Even considering whether or not we have a conflict of interest can be problematic. Since we don't want to believe we have a conflict of interest, we do. Go to top Top  Next issue: When You Aren't Supposed to Say: I  Next Issue

Rick BrennerThe article you've been reading is an archived issue of Point Lookout, my weekly newsletter. I've been publishing it since January, 2001, free to all subscribers, over the Web, and via RSS. You can help keep it free by donating either as an individual or as an organization. You'll receive in return my sincere thanks — and the comfort of knowing that you've helped to propagate insights and perspectives that can help make our workplaces a little more human-friendly. More

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Related articles

More articles on Ethics at Work:

A wooden chestYour Wisdom Box
When we make a difficult decision, we sometimes know we've made the wrong choice, even before the consequences become obvious. At other times, we can be absolutely certain that we've done right, even in the face of inadequate information. When we have these feelings, we're in touch with our inner wisdom. It's a powerful resource.
A nervous dogThe Power of Presuppositions
Presuppositions are powerful tools for manipulating others. To defend yourself, know how they're used, know how to detect them, and know how to respond.
A TSA Officer screening a passengerVirtual Termination with Real Respect
When we have to terminate someone who works at a remote site, sometimes there's a temptation to avoid travel — to use email, phone, fax, or something else. They're all bad ideas. Terminating people in person is not only a gesture of respect. It's good business.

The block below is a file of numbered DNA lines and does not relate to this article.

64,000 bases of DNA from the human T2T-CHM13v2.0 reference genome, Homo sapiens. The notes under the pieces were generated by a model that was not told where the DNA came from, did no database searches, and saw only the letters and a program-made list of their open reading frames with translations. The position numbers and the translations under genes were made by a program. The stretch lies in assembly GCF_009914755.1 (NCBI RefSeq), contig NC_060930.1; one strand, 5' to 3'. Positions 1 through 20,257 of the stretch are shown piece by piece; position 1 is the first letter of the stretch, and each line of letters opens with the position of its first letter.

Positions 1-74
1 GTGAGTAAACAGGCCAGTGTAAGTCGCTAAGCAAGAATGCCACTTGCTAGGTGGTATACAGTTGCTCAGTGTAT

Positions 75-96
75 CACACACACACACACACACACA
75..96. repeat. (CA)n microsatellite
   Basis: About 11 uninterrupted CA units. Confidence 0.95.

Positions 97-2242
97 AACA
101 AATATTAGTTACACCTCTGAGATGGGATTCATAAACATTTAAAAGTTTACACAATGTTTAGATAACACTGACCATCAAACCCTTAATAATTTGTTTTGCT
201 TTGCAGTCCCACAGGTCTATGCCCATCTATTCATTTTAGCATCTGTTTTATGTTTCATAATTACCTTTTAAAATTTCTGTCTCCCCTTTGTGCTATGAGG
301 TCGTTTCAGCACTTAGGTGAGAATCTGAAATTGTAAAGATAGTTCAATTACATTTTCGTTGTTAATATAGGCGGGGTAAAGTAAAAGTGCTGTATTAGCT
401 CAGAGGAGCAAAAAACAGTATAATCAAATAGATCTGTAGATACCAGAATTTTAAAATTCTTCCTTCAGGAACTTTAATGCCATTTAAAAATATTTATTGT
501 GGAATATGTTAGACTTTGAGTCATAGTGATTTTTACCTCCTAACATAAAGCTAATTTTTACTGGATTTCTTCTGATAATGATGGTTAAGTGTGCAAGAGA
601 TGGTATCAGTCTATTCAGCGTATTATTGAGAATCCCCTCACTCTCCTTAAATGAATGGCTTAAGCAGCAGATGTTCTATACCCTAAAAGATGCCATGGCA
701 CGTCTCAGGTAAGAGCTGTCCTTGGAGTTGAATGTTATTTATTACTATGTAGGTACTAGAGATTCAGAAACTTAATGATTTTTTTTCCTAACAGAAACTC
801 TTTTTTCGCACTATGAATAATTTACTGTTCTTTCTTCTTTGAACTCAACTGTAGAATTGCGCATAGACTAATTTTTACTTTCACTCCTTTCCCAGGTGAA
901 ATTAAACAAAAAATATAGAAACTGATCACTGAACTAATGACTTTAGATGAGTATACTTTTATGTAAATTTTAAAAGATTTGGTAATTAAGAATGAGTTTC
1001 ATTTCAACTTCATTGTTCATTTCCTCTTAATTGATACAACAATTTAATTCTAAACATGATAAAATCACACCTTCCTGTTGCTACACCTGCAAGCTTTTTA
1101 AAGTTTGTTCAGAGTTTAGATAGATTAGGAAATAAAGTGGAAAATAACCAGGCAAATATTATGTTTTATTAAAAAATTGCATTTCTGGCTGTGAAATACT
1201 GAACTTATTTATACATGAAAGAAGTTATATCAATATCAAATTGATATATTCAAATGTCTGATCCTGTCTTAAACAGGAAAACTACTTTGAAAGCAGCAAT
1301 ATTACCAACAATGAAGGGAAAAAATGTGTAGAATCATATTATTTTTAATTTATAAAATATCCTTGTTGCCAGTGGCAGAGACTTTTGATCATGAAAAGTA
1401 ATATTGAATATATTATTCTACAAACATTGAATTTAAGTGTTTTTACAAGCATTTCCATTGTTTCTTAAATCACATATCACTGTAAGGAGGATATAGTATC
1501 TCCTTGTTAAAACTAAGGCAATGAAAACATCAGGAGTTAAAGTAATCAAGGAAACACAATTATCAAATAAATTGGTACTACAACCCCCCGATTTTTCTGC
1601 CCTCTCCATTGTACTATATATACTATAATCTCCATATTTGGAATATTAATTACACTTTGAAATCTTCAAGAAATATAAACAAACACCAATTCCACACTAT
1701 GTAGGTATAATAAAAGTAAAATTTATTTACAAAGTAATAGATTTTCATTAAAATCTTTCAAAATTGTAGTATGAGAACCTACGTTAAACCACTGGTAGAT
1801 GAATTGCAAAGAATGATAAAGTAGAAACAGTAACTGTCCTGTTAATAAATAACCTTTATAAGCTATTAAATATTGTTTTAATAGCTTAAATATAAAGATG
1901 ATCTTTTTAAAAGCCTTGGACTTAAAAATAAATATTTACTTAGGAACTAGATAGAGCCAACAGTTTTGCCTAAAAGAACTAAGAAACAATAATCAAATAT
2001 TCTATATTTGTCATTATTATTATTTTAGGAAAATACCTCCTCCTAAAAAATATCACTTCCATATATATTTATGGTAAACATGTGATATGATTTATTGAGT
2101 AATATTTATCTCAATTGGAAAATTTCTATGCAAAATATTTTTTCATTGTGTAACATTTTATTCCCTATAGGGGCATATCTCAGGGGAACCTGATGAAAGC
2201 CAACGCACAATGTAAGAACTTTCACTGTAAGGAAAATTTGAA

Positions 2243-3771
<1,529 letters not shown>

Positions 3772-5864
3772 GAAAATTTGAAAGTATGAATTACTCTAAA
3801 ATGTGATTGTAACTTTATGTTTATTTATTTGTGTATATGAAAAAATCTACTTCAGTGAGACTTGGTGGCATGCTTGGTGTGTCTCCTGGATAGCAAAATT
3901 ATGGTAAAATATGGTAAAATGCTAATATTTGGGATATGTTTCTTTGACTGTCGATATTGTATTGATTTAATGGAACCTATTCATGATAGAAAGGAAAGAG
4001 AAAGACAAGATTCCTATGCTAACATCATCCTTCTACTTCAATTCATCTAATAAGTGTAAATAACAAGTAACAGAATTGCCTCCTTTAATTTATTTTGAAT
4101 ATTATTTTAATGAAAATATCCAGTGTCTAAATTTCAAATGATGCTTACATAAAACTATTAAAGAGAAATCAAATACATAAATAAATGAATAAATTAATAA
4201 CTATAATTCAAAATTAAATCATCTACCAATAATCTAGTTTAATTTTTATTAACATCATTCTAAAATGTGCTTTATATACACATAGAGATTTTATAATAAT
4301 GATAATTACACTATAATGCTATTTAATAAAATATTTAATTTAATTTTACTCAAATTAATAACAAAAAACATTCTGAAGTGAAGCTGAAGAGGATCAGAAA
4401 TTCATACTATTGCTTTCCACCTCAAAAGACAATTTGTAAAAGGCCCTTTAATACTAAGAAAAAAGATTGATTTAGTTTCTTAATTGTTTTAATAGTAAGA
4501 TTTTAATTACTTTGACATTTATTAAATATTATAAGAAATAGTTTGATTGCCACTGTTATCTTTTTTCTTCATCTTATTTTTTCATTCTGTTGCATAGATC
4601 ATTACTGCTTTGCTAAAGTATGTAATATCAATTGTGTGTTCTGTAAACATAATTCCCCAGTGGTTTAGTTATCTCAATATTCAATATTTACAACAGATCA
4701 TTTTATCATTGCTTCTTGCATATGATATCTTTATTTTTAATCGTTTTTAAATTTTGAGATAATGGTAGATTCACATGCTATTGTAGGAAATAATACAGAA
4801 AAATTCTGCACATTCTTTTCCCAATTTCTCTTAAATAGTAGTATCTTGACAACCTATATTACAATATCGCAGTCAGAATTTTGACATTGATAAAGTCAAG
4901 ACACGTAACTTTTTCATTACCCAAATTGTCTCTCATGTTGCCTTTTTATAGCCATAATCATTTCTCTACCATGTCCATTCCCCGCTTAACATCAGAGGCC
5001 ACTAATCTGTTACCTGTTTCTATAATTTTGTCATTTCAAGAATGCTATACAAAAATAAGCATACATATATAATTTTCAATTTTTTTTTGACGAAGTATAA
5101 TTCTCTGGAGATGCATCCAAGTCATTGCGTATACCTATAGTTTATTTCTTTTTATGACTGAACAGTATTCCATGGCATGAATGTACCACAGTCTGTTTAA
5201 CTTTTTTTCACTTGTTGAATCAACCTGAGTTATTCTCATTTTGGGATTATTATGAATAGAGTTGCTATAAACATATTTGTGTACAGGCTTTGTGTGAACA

The 1934 rally of the Nazi Party in GermanyInfluence and Belief Perseverance
Belief perseverance is the pattern that causes us to cling more tightly to our beliefs when contradictory information arrives. Those who understand belief perseverance can use it to manipulate others.
A meeting held in a long conference room.Multi-Expert Consensus
Some working groups consist of experts from many fields. When they must reach a decision by consensus, members have several options. Defining those options in advance can help the group reach a decision with all its relationships intact.

See also Ethics at Work and Project Management for more related articles.

Forthcoming issues of Point Lookout

A hummingbird feeding on the nectar of a flowerComing October 12: Downscoping Under Pressure: II
We sometimes "downscope" projects to bring them back on budget and schedule when they're headed for overruns. Downscoping doesn't always work. Cognitive biases like the sunk cost effect and confirmation bias can distort decisions about how to downscope. Available here and by RSS on October 12.
An owl of undetermined speciesAnd on October 19: Bullying by Proxy: I
The form of workplace bullying perhaps most often observed involves a bully and a target. Other forms are less obvious. One of these, bullying by proxy, is especially difficult to control, because it so easily evades most anti-bullying policies. Available here and by RSS on October 19.